the first ever World Humanitarian Summit commences today in Istanbul.
Today, some 125 million men, women and children worldwide are in need of humanitarian aid. At this critical time, the international community will come together at the World Humanitarian Summit in Istanbul from 23-24 May to rethink the way relief aid is delivered. As a major humanitarian donor and key policy-setter, the EU has an important role to play and has agreed with its Member States on a common vision for how to reshape the global humanitarian system.
The European Case Law Identifier (ECLI) facilitates the correct and unequivocal citation of judgments from EU and Member State courts. A set of uniform metadata helps to improve search facilities for case law. Before ECLI, it was difficult and time-consuming to find relevant case law. Take, for example, a case where a ruling of the Supreme Court of Member State A was known to be of interest for a specific legal debate. The case was registered in various national and cross-border case law databases, but in each database the ruling had a different identifier. Easy access to judicial decisions of other Member States is of growing importance in reinforcing the role of the national judge in applying and upholding EU law. Searching for, and citation of judgments from other Member States is seriously hampered by differences in national case law identification systems, citation rules and technical fields describing the characteristics of a judgment. To overcome these differences and to facilitate easy access to – and citation of – national, foreign and European case law, the Council of the European Union invited Member States and EU institutions to introduce the European Case Law Identifier (ECLI) and a minimum set of uniform metadata for case law. The ECLI search engine, hosted on the European e-Justice Portal, allows users to search for legal decisions/judgments with an assigned ECLI identifier.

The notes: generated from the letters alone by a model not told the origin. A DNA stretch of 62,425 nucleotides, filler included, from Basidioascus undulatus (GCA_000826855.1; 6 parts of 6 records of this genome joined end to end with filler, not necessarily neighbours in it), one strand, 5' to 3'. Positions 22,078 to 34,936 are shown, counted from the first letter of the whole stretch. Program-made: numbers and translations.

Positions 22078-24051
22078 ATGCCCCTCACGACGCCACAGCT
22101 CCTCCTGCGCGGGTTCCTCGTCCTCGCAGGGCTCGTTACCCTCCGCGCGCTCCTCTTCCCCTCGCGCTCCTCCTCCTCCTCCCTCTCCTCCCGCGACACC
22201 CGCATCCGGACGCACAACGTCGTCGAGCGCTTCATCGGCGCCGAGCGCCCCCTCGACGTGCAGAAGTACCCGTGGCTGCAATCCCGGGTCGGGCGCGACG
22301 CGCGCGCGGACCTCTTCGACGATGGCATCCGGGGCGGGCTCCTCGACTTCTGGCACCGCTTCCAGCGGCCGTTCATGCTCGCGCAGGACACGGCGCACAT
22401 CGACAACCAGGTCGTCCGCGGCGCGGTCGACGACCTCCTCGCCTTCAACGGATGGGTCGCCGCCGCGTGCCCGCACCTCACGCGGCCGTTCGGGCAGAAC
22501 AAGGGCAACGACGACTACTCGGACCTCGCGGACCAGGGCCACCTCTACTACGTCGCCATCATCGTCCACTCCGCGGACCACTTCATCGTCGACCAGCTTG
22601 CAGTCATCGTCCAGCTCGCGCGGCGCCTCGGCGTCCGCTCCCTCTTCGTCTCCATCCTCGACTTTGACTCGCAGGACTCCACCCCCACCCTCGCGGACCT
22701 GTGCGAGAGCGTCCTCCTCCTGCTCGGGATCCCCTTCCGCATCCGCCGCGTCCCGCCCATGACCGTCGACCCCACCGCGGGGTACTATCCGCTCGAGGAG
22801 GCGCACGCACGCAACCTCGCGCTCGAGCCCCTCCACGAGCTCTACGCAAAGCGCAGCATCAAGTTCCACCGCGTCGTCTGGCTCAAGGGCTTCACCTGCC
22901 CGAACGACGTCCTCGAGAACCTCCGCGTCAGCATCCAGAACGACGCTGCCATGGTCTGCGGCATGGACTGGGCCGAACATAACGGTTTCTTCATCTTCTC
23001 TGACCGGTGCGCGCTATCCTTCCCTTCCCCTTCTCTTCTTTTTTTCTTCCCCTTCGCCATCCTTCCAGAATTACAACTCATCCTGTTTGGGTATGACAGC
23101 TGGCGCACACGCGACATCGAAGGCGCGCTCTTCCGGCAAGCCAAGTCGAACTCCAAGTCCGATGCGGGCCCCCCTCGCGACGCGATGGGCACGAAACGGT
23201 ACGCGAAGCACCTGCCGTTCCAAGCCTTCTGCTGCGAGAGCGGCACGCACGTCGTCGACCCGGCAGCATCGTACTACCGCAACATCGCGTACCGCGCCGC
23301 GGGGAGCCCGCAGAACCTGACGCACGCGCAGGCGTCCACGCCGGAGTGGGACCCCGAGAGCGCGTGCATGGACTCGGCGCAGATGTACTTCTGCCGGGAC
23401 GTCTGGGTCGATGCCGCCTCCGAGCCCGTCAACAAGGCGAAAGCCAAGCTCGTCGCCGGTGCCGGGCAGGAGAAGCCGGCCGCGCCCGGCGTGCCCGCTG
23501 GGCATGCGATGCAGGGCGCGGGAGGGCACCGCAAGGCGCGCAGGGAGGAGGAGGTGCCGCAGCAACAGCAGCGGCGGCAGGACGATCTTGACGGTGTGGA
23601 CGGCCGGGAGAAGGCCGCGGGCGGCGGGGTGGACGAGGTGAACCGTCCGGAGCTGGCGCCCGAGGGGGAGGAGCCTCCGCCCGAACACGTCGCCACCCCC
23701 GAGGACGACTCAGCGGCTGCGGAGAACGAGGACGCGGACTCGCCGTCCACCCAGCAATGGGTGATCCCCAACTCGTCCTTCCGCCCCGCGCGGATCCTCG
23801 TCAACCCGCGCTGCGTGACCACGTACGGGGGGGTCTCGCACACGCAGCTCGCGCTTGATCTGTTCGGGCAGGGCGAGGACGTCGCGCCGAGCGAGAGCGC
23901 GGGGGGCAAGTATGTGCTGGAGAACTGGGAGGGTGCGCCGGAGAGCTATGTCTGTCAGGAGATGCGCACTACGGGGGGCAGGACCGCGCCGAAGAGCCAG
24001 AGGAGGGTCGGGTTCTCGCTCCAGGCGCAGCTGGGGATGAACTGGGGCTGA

A study entitled ‘The Evidentiary Effects of Authentic Acts in the Member States of the European Union, in the Context of Successions’, has been published online by the European Parliament.
The paper is the outcome of a European Parliament funded project undertaken by University of Aberdeen Law School staff Members Prof. Paul Beaumont, Dr. Jonathan Fitchen and Jayne Holliday LLM. It is one of three ongoing projects of the Centre for Private International Law.
A discussion of the study will take place in Brussels in December 2016 with Dr. Jonathan Fitchen in attendance.
For more background information have a look here, and the study itself is available to read here.
Did you know that you can register with The National Library of Scotland to access a wide range of licensed digital collections? Provided your main address is in Scotland you can use many of these digital collections from any computer meaning you do not have to make a special trip to the NLS in Edinburgh.
You can use these digital collections to do subject searches.
So for anyone interested in the EU and the referendum, for example, three resources could be of interest: